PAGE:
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In javascript, what is the difference between:

var singleton = function(){ ... }

and

var singleton = new function(){ ... }

?

Declaring priviliged functions as described by crockford (http://www.crockford.com/javascript/private.html) only works using the latter.

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I'm confused because the body of your question doesn't match what's asked in the title. That's a bit unfortunate as I really would like to know what happens if you call new on a singleton. Mainly, what happens when you do something like this: var singleton = new (function() { return function() {}; })(); Is the new applied to that returned function? –  Bob Feb 12 '10 at 6:03
    
I guess we don't mean the same thing by 'singleton'. As for your question, look at CMS' answer below: " the new operator will cause the function to be automatically executed, and the this value inside that function will refer to a newly created object. If you don't return anything (or you don't return a non-primitive value) from that function, the this value will be returned and assigned to your singleton variable." –  jd. Feb 12 '10 at 19:55
    
A singleton is a single instance of an object, it doesn't need the new operator. At least, that's what some people use the term for when referring to JavaScript. If you hold a different definition that's cool. As for that snippet of code I posted: I tried it and it failed. Since wrapping the function in parenthesis and appending () it executes the function and returns an object immediately, so the new doesn't work on an object. –  Bob Feb 12 '10 at 22:50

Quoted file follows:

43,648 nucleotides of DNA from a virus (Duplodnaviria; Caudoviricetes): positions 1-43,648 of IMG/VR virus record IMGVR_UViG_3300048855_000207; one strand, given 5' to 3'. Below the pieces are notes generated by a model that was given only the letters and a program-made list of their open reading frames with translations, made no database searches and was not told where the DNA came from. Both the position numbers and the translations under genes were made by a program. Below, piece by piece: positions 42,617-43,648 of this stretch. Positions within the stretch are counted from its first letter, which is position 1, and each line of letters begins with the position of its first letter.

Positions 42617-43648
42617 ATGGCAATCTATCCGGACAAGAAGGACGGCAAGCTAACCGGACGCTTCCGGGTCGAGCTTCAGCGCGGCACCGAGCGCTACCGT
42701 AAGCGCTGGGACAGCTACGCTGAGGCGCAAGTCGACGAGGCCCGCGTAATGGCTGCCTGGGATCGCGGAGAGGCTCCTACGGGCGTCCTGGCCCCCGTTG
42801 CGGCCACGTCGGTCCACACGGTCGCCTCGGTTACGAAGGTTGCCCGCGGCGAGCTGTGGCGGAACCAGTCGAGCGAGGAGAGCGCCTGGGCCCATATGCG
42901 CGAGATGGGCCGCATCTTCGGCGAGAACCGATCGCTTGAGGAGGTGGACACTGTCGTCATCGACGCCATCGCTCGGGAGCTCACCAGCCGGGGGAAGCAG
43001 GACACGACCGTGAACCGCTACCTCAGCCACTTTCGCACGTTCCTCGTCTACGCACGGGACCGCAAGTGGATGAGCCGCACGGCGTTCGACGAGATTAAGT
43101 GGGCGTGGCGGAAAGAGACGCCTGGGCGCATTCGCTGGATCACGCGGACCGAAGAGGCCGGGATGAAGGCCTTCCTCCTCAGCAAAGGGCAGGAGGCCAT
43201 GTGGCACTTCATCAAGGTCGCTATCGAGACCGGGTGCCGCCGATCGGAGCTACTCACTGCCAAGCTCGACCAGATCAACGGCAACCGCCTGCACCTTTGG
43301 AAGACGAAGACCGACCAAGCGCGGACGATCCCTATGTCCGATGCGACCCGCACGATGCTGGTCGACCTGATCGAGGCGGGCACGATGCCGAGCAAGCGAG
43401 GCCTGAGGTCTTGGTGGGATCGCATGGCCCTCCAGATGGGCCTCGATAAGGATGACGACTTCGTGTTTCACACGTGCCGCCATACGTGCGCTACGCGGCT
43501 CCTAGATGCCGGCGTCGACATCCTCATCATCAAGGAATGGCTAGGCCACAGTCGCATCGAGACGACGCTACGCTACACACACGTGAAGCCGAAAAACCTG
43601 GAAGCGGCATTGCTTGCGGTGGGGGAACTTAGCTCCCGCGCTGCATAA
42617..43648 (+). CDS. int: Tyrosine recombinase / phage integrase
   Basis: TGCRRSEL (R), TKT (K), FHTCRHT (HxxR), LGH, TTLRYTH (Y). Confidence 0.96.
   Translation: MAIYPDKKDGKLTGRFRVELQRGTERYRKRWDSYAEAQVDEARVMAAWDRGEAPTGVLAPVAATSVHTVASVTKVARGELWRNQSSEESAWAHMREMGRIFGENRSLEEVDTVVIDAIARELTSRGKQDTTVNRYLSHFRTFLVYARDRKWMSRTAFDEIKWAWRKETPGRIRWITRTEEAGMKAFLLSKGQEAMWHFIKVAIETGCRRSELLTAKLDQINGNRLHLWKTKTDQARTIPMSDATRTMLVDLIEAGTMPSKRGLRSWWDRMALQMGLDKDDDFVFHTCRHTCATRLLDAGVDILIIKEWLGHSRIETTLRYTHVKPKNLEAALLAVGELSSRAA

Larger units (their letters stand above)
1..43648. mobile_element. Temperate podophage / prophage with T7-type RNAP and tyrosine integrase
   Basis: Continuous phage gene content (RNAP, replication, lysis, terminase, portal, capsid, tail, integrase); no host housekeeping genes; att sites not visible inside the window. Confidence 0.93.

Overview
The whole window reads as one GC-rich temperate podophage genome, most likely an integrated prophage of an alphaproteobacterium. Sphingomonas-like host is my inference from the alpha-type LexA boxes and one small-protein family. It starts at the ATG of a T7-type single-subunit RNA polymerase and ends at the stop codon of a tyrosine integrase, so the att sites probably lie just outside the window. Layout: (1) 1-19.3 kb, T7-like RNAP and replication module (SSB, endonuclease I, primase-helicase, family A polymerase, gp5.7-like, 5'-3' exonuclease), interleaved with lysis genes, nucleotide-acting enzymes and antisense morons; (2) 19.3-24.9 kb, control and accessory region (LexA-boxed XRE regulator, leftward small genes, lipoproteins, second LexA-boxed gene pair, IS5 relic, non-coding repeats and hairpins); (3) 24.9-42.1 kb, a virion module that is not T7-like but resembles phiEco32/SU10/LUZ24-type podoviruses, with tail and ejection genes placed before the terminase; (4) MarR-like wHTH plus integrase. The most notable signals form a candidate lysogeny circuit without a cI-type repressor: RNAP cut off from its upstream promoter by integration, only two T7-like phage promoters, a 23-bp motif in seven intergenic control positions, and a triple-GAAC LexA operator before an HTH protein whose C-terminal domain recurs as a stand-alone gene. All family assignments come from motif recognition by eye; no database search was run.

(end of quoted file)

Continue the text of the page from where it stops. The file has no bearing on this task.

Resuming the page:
2 Answers 2

up vote 5 down vote accepted

The difference is mainly that in your second example, you are using the Function Expression as a Constructor, the new operator will cause the function to be automatically executed, and the this value inside that function will refer to a newly created object.

If you don't return anything (or you don't return a non-primitive value) from that function, the this value will be returned and assigned to your singleton variable.

Privileged methods can also be used in your second example, a common pattern is to automatically invoke the function, creating a closure where the private members are accessible, then you can return an object that contains your public API, e.g.:

var singleton = (function () {
  var privateVar = 1;

  function privateMethod () {/*...*/}

  return { // public API
    publicMethod: function () {
      // private members are available here
    }
  };
})();
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Great answer! +1 –  Jacob Relkin Feb 12 '10 at 4:28
    
you nailed it... –  jd. Feb 12 '10 at 4:36

I think that a privileged function as described by crockford would look like this:

function Test() {
     this.privileged = function() {
          alert('apple');
     }
     function anonymous() {
         alert('hello');
     }
     anonymous();
}

t = new Test; // hello
t.privileged(); // apple

// unlike the anonymous function, the privileged function can be accessed and
// modified after its declaration

t.privileged = function() {
     alert('orange');
}

t.privileged(); // orange
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1  
That is a privileged function indeed, but not a singleton. –  jd. Feb 12 '10 at 4:37

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